But I have strayed off course a bit.

                  One problem with Phillips is what Ripperologists have mistakenly presumed about him and his anatomical knowledge statement. It's almost as if it's frozen in time at the Chapman inquest and that was that. This is mostly because of two kinds of theorists: suspect theorists who need the anatomical/medical knowledge aspect to link their suspect or minimalists who think several murderers were at large during the series. But truth is, Dr Phillips probably changed his assessment after the Kelly murder. And it would have been logical for him to do so.

                  One thing Phillips's McKenzie report shows us is that he was very thorough. The similarities in the removal of the abdominal flaps from both Chapman and Kelly would not have gone unnoticed. And yet, it was obvious that whatever he had ascertained about the killer in the Chapman case didn't apply to the absolute carnage he saw with Kelly. But, if Clark is given creedence, they were still killed by the same assassin.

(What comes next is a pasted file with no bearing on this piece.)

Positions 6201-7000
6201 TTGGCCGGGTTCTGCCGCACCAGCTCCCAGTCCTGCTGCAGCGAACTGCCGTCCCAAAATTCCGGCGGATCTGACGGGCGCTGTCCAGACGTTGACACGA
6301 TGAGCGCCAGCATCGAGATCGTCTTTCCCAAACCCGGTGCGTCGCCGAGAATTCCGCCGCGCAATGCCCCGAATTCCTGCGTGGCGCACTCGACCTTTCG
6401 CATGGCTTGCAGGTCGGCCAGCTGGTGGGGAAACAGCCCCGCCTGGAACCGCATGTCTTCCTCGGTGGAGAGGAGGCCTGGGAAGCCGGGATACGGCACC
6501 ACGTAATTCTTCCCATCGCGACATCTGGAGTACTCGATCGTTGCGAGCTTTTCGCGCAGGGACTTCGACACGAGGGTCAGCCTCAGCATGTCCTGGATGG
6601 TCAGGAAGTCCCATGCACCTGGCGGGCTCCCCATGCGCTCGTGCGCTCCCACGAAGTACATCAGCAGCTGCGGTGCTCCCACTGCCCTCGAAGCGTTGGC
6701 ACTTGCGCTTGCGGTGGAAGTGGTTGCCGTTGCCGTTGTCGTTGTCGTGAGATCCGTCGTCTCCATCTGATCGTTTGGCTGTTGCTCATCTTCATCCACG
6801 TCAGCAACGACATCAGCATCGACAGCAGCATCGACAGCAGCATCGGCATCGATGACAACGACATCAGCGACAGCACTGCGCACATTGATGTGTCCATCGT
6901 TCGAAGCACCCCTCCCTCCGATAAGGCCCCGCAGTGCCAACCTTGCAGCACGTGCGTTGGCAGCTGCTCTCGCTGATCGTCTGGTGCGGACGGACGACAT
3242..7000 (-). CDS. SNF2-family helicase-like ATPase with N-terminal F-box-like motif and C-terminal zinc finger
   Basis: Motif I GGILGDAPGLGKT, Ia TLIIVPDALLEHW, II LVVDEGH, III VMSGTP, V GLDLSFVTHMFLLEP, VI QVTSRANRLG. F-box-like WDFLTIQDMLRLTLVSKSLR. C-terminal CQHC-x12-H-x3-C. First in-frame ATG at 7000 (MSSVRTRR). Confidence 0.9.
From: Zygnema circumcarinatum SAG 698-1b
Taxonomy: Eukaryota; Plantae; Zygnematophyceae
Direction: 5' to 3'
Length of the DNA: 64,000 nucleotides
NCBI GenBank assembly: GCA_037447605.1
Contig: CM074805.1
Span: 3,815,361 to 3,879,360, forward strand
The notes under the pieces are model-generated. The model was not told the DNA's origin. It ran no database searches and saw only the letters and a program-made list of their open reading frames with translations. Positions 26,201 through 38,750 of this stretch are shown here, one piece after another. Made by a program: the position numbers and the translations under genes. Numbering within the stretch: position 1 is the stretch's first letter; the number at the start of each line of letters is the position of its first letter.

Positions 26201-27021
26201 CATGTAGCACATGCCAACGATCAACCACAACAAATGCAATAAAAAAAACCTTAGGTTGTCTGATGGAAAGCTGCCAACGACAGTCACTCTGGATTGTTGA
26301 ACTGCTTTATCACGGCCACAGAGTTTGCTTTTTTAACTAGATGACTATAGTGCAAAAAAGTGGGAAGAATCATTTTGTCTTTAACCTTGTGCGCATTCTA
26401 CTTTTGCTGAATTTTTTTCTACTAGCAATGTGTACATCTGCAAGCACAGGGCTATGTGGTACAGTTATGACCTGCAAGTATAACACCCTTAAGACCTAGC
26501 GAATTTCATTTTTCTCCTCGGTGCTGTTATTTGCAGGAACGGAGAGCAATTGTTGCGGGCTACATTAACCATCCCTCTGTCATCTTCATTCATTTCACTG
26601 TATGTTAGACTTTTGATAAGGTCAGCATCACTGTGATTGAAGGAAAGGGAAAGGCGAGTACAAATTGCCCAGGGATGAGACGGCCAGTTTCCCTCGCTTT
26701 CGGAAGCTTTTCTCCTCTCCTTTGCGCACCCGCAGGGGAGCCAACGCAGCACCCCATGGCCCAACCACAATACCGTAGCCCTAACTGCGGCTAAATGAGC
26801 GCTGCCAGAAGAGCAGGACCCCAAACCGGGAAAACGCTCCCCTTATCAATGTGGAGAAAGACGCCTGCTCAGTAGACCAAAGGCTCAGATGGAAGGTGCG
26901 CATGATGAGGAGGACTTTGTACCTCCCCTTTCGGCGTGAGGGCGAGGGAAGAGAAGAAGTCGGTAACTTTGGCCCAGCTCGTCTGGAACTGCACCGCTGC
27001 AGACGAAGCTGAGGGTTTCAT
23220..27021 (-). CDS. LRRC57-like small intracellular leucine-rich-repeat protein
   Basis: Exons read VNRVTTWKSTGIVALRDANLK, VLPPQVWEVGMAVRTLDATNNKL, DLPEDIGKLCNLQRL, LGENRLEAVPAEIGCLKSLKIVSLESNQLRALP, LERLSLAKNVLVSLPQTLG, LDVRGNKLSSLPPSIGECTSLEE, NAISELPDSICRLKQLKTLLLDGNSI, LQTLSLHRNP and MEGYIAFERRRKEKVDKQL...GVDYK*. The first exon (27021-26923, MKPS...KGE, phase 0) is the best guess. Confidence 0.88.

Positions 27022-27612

Best Wishes,
                  Cris Malone
                  ______________________________________________
                  "Objectivity comes from how the evidence is treated, not the nature of the evidence itself. Historians can be just as objective as any scientist."

                  Comment


                  • #10
                    in and out

                    Hello Anna. Thanks.


                    Hope Howard can find that?


                    Incidentally, look at Baxter at the Stride inquest. He rules Stride IN; but Eddowes OUT.


                    Cheers.
                    LC

                    Comment